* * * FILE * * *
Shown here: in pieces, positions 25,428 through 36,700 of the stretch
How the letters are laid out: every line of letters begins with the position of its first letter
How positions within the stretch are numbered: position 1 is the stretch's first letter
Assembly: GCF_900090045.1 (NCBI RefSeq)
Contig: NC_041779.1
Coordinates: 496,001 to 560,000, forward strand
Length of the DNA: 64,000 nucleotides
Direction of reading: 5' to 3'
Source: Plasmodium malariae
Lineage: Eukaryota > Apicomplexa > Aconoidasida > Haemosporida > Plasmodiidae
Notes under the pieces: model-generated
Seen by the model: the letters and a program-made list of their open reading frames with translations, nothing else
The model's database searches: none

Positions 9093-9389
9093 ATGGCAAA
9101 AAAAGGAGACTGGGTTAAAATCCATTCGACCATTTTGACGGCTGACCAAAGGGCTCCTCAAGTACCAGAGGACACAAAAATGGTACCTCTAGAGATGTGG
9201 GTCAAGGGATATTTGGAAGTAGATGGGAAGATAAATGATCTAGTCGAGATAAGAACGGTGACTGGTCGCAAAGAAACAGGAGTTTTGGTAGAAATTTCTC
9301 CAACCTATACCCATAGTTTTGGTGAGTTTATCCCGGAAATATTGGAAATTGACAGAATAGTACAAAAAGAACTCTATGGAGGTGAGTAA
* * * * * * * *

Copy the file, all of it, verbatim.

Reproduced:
Shown here: in pieces, positions 25,428 through 36,700 of the stretch
How the letters are laid out: every line of letters begins with the position of its first letter
How positions within the stretch are numbered: position 1 is the stretch's first letter
Assembly: GCF_900090045.1 (NCBI RefSeq)
Contig: NC_041779.1
Coordinates: 496,001 to 560,000, forward strand
Length of the DNA: 64,000 nucleotides
Direction of reading: 5' to 3'
Source: Plasmodium malariae
Lineage: Eukaryota > Apicomplexa > Aconoidasida > Haemosporida > Plasmodiidae
Notes under the pieces: model-generated
Seen by the model: the letters and a program-made list of their open reading frames with translations, nothing else
The model's database searches: none

Positions 9093-9389
9093 ATGGCAAA
9101 AAAAGGAGACTGGGTTAAAATCCATTCGACCATTTTGACGGCTGACCAAAGGGCTCCTCAAGTACCAGAGGACACAAAAATGGTACCTCTAGAGATGTGG
9201 GTCAAGGGATATTTGGAAGTAGATGGGAAGATAAATGATCTAGTCGAGATAAGAACGGTGACTGGTCGCAAAGAAACAGGAGTTTTGGTAGAAATTTCTC
9301 CAACCTATACCCATAGTTTTGGTGAGTTTATCCCGGAAATATTGGAAATTGACAGAATAGTACAAAAAGAACTCTATGGAGGTGAGTAA